retirement insights

Longevity And The Pursuit of Higher Returns

Three ways to help improve participants’ retirement outcomes in a lower-return world

Extracted and reprinted with permission from JP Morgan Asset Management. Contributors: Anne Lester, Daniel Oldroyd & Christie Wootton. Read the complete report here.

January 16, 2017 — Individuals already struggling to achieve a financially secure retirement face an intensifying challenge. Not only are they living longer, they are also confronted with declining expectations for long-term returns on their retirement assets.

Ultimately, retirement saving and investing decisions are in the hands of employees.

We believe, however, that the most effective venue in which to address the retirement challenge is the workplace—where employee and employer objectives, payroll and benefit systems, communication, education and incentive programs come together. Granted, neither plan sponsors nor their advisors/consultants can control the markets, but there are concrete actions they can take to improve the likelihood that participants will reach retirement with the assets they need.

Our long-term market view

The overriding message from our 2017 Long-Term Capital Market Assumptions (LTCMAs) is clear: Expectations for market returns over the next 10 to 15 years have declined for most asset classes—while volatility forecasts are marginally higher. The combination of lower fixed income returns, a decline in economic growth assumptions and reduced equity returns pulls the efficient frontier uniformly down.

In an overall portfolio context, the return for a simple 60% world equity/40% U.S. aggregate bond portfolio (in our view, a reasonable proxy for the average asset allocation over a typical participant’s life span) is expected to be in the neighborhood of 5.5% to 6.0%, roughly 75 basis points below our 2016 assumptions. In fact, the major components of this 60/40 portfolio are among the asset classes with the proportionately greatest decline in return assumptions vs. last year’s estimates.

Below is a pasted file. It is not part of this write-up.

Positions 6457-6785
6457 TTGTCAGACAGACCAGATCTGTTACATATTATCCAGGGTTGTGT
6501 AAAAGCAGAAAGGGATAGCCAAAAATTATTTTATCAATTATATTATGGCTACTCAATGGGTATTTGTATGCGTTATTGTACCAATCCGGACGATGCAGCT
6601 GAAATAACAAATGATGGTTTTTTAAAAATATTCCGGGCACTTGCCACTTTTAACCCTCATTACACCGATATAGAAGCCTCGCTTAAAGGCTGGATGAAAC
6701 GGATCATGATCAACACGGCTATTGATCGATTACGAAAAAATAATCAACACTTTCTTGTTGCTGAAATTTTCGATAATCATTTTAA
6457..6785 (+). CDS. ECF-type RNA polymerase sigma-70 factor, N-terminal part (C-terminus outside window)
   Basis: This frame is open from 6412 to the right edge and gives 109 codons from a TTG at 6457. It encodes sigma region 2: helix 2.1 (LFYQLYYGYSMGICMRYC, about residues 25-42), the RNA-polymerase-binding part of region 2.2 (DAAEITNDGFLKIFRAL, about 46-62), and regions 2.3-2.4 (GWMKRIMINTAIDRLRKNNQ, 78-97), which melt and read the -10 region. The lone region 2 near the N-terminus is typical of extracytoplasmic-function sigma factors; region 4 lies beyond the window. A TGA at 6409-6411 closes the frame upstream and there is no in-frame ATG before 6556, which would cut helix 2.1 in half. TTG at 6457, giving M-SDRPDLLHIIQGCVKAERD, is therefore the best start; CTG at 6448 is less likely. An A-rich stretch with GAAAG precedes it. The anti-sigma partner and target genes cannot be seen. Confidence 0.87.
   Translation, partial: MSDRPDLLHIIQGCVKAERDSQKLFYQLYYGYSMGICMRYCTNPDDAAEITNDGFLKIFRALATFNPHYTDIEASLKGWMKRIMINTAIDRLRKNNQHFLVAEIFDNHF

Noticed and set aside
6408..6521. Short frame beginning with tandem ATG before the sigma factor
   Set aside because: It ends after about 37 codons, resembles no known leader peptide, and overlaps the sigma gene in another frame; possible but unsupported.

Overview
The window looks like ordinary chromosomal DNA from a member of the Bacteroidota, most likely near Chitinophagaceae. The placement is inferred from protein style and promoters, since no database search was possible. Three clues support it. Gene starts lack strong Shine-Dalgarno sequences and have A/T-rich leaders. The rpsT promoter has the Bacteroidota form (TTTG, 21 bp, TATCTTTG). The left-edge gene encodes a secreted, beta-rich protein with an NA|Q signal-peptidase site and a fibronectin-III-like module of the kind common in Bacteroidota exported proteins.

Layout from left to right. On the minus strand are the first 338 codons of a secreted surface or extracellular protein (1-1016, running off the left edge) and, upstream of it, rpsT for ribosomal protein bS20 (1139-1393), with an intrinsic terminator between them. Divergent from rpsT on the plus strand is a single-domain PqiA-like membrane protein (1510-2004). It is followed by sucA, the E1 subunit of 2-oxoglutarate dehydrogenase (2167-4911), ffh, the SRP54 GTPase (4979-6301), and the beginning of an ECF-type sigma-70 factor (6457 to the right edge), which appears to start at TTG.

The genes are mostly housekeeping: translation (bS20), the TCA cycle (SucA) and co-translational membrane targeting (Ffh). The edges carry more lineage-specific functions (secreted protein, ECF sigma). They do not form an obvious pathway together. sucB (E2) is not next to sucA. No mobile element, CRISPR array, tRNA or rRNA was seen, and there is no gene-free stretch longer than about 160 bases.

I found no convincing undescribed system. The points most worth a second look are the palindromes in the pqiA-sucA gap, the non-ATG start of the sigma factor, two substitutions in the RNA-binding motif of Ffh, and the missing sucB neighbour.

When the going gets tough, the tough get active

Plan sponsors face a stark choice once they have acknowledged the outlook for lower returns. They can stay the course—with participants contributing at their current deferral rates, often into relatively undiversified portfolios. Alternatively, they can take action to help improve retirement outcomes: encourage participants to save more; consider investment strategy options that can make portfolio diversification easier; and provide participants with the opportunity to enhance returns through the use of active management.

  • Encourage greater savings

Participants need to save more and start early. We’ve said it many times, and it still bears repeating. The downgrading of our long-term economic growth and market return assumptions, combined with longer life expectancy, points to a heightened possibility of participants outliving their retirement savings. Saving more is the most obvious and effective way to improve retirement outcomes.
We believe the best approach to encouraging saving is to actively place participants on a solid savings path through plan design options such as automatic enrollment and automatic contribution escalation. Many plan sponsors are concerned that participants might push back on any attempt to diminish their control over the contribution decision. Our research suggests, however, that most participants are in favor of, or at least neutral toward, these programs.1